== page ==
• Muscle Confusion For Gains

      By Jim Stoppani, Ph.D. Flex

      Periodization refers to the systematic changing of workout variables every few weeks (i.e., weight, reps, sets, rest, exercises) to prevent plateaus in strength and muscle gains. A “newer” style of periodization — undulating periodization, which involves changing variables every workout — has exercise scientists very excited.

      Most exercise scientists think this is an innovative way to train, but Joe Weider has been promoting
      this style of training for decades. It’s called the Weider Muscle Confusion Training Principle. By constantly changing the training variables, this method prevents stagnation and better promotes gains in muscle strength and muscle mass than changing training every few weeks.

      For 12 weeks, researchers from Brazil had trained subjects follow either an undulating periodization program, a standard (linear) periodization program or a consistent program of 8-10 reps per set that was not periodized. The training program consisted of a two-day split with three or four total training days per week.

      They reported that the group following the undulating (muscle confusion) program increased their bench-press strength by about 60 pounds, almost 200% more than the linear periodization and the nonperiodized programs, which both led to an increase in their bench press by slightly more than 20 pounds. The undulating program also increased the subjects’ strength on the leg press by a staggering 275 pounds (400% more than the nonperiodized program) and leg-press strength by about 65 pounds (over 300% more than the linear program, which increased by 55 pounds).

      This study shows that the Weider Muscle Confusion Training Principle is one of the best ways to increase muscle strength. None of the subjects gained significant muscle mass, likely because the training programs were not bodybuilding-style regimens, but rather sport-conditioning programs. Therefore, they did not do enough exercises and total sets for each muscle group to experience decent gains in muscle mass. However, if you used muscle confusion (undulating periodization) in a bodybuilding workout, you would probably make serious gains in both strength and size.

      Change the weight you use and the corresponding rep ranges the weight allows. For example, when training legs, use light weight and high reps (12-15) one workout, heavy weight and low reps (5-7) the next leg workout, very light weight and very high reps (20-30) the following workout, and then moderate weight and moderate reps (8-10) in the session after that. Keep cycling your weight and rep ranges in a similar fashion every workout.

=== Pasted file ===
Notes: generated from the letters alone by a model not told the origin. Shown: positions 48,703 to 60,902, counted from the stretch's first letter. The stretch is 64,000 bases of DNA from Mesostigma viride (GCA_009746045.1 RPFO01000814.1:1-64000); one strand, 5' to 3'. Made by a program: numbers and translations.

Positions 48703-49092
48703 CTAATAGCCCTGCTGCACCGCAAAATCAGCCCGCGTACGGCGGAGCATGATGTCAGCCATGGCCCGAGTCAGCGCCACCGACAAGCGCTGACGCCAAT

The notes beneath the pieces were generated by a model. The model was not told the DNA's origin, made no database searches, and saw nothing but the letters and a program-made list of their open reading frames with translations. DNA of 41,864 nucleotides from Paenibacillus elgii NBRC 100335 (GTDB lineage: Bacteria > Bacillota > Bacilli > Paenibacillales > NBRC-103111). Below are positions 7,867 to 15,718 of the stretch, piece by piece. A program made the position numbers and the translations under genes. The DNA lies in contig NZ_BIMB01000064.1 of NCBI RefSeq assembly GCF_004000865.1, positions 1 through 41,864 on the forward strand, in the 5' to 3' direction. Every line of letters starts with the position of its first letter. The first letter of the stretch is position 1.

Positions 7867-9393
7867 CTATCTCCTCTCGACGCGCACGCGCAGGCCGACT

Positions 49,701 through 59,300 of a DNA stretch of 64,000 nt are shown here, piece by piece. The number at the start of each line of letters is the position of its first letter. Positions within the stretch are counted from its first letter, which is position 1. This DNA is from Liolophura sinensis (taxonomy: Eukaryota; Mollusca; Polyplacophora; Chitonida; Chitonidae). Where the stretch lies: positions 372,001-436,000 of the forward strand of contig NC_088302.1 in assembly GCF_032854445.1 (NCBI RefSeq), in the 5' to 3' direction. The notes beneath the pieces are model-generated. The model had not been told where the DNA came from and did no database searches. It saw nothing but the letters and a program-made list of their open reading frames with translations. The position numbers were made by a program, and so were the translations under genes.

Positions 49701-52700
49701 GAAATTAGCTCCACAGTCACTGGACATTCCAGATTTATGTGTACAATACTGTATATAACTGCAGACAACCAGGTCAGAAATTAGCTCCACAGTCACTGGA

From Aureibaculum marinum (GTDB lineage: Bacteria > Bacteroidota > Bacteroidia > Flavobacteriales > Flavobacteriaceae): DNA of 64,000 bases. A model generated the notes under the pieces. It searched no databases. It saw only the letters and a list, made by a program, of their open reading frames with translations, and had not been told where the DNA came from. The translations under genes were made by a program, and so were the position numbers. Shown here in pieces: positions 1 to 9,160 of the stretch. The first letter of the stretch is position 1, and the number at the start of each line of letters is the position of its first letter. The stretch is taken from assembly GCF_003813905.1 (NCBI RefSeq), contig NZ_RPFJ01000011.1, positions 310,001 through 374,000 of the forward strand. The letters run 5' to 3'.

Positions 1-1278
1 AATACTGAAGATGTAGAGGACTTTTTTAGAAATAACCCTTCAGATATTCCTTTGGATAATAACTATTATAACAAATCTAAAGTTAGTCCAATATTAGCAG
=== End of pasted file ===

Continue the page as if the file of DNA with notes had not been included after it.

Source: http://www.flexonline.com/training/g...e-and-strength
      Comments 3 Comments
      1. Cdavis's Avatar
        Cdavis -
        Progressive overload is ultimately needed for lean mass gains. However, anecdotally, and now with some scientific support, it seems like very frequent training variation may help speed up lean mass accrual (assuming strength increases is correlating with muscle growth).

        I don't agree with Dr. Stoppani's recommendation to use massive rep range variation with exercise variation. Layne Norton and others have made good arguments for using 5-7 reps to concentric failure as a primary hypertrophy base (for tension stimulus) with higher rep training (10-12) as a secondary rep range for (fatigue stimulus) to increase TUT while still utilizing a good percentage of muscle fibers. There is hardly ever a reason to use 20-30 reps is a hypertrophy program. It is not a good hypertrophy range for numerous, very well studied and elucidated reasons that have been discussed ad nauseum.

        What would be better than Dr. Stoppani's recommendation here, would be to use 3 or 4 primary exercises for each body part and cycle them WHILE USING PROGRESSIVE OVERLOAD. Thta is the key. Add weight to the bar with each cycle and you have the benefits of exercise variation/novel stimulation with progressive overload.
      1. dcooper's Avatar
        dcooper -
        Just refer to Serious Growth 2 and Big Beyond Belief SG 3. Put out by Leo Costa Jr. Allegedly written by Jon Olsen & Phil Hernon. Apparently, Hernon's personal routine and how he trains his clients is similar to BBB. SG 4, Titan Training, came later. All good stuff.
      1. SixandaHalf's Avatar
        SixandaHalf -
        ^ My thoughts exactly. It can be a pain to log each cycle but otherwise I can see people just going in circles and lifting the same weight second time around and so on. I want to incorporate this with PO and Im pretty excited about it actually :D
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